My main point is that as we wait for some Roman era dna from Italy, we should start to define our terms. Are the "Romans" only the shepherds on the Palatine from the earliest period, if in fact we're able to get dna from that period, which I doubt? Are they the people under the rule of the Etruscan kings who first organize and build their city? The Republican era Romans? The early empire Romans? If we're interested in the people who organized the first legions and fought in them, who learned how to improve on Greek architecture, who designed and built the aqueducts, put together the legal system, and on and on, I think we have to include all those people.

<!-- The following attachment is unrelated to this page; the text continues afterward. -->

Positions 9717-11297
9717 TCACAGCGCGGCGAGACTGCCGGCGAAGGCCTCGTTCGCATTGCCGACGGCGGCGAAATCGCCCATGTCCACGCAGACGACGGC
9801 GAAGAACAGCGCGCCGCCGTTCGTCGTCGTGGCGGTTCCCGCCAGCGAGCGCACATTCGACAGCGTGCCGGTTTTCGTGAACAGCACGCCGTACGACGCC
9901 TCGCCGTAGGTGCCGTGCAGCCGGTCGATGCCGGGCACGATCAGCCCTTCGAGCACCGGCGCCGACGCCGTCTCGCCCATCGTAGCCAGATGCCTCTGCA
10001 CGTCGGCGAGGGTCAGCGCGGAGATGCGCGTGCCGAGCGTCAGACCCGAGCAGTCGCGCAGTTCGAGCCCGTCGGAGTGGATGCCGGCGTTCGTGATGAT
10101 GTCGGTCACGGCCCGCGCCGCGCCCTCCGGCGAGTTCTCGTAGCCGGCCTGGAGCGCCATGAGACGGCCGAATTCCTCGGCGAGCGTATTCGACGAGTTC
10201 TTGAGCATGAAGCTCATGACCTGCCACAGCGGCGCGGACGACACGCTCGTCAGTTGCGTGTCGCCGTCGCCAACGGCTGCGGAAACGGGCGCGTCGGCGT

Nor should we be including only "Patricians" in that discussion. I highly doubt the architects and master builders and lawyers and writers and artists, or even the majority of the commanders of the legions were of the highest patrician class. Even when discussing that class, the Romans were pragmatic and there was a constant flow of people from the "bottom" as they accumulated wealth and importance.

    Plus, I think there is some degree of misunderstanding of the nature of the entire patrician/plebian divide, but that's a topic for another thread.

    See:
    http://bmcr.brynmawr.edu/2011/2011-04-24.html

    In addition to all of that, given the recent discoveries showing how mobile people were, the vast distances that merchants traveled, I think that archaeologists are going to have to be very careful about getting the "context" of the burials right.

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    0 out of 2 members found this post helpful.
    Quote Originally Posted by Maciamo View Post
    One of the great mysteries of European history in my eyes is the complete reversal in character between the ancient Romans and medieval or modern Italians.